Inside The Russian Factory That Makes Parts For Kudankulam Nuclear Plant


Volgodonsk, Rostov Oblast, Russia:  It’s a mega manufacturing facility, the covered area of which is the size of several football fields. A road runs through the shop floor at the unit of Atomenergomash, a subsidiary of Rosatom, Russia’s state atomic energy corporation. And workers use bicycles to commute between workstations.

This manufacturing hub in the city of Volgodonsk supplies 6000 tonnes of heavy equipment needed for each of the six giant Russian-made nuclear reactors that will finally come up in Tamil Nadu’s Kudankulam. Each of the 1000-megawatt reactors costs over Rs. 40,000 crores and delays can push the price upwards.

“We are very sure we deliver our main equipment on time. Right now, we have produced a lot of equipment and we are ready to send it by end of this year. We are looking for contracts for Kudankulam 5 and 6 and we hope to sign them this year”, Andrey Marchenko, Technical Director of Atomenergomash, told NDTV.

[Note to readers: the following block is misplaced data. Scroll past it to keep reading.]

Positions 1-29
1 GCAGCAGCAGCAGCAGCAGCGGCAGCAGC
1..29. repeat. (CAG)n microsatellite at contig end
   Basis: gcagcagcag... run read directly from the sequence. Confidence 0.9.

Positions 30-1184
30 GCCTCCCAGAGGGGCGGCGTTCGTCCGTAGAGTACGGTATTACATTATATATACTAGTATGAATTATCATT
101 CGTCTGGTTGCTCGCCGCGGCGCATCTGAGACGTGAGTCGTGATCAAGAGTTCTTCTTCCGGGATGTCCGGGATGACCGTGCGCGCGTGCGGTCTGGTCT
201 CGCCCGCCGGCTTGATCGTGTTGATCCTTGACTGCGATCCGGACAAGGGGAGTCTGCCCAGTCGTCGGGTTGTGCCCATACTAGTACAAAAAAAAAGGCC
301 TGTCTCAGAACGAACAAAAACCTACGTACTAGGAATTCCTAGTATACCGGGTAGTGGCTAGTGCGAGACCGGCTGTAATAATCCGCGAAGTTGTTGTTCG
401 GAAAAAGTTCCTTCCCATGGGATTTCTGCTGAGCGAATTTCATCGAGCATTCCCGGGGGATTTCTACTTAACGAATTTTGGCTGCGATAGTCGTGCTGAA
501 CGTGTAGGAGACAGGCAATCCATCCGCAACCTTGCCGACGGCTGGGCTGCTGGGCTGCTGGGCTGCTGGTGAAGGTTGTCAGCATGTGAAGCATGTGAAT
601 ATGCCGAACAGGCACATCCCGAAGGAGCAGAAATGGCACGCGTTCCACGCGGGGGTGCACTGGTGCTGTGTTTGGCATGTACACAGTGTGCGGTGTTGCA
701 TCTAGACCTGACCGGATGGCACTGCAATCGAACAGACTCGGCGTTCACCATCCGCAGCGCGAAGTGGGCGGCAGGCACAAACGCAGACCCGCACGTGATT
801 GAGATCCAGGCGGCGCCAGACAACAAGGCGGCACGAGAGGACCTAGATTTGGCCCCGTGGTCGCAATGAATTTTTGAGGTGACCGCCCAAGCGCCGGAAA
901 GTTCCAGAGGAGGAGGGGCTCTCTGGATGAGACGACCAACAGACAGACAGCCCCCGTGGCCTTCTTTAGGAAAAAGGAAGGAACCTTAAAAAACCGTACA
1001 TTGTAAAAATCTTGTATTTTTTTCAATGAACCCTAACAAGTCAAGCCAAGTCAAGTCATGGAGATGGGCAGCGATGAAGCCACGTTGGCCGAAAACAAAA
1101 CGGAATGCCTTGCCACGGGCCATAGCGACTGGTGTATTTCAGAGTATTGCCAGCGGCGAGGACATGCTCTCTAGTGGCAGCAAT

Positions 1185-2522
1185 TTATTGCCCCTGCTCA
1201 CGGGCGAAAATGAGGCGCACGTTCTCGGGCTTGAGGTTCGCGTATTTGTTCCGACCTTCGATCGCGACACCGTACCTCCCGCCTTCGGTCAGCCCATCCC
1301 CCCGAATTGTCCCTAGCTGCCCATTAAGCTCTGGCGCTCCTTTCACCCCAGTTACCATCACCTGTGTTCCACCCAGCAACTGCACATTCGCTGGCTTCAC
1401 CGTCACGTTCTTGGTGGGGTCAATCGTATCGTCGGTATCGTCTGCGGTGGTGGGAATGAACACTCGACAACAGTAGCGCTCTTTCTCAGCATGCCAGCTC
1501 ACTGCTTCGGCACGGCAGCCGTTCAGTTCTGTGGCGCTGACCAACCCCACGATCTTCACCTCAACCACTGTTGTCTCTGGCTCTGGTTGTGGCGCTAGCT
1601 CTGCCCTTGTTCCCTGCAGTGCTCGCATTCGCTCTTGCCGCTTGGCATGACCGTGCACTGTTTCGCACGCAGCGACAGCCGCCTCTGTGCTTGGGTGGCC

The components, crafted with special steel, are made to work for at least 60 years which is the active life of a nuclear reactor. Much of the equipment still needs to remain intact for hundreds of years after the plant has been shut down. It takes up to two years to make the over-300-tonne pressure vessels.

A quality control inspector from Nuclear Power Corporation of India (NPCIL) stationed at the plant keeps a daily watch over the equipment to ensure that manufacturing standards are strictly adhered to, something no other country does.

“Sometimes, Indian customer over-controls some special equipment, which is not so good for production but is good for the customer”, said Mr Marchenko.

bicycles on shop floor

Workers at Atomenergomash plant use bicycles to commute from one workstation to another

The first pair of functional reactors at Kudankulam, generating about 2000 MW of power that is fed into the southern grid, cost around Rs. 20,000 crore.

The next pair — Kudankulam 3 and 4 would end up costing about Rs. 40,000 crores and the last pair may not cost less than Rs 50,000 crores, say experts at NPCIL.

In the 2014 Indo-Russian ‘Strategic Vision’ document on nuclear cooperation, the two countries have committed to building 10 more nuclear reactors in the next two decades. These could be installed at a large nuclear power park, possibly in Andhra Pradesh.





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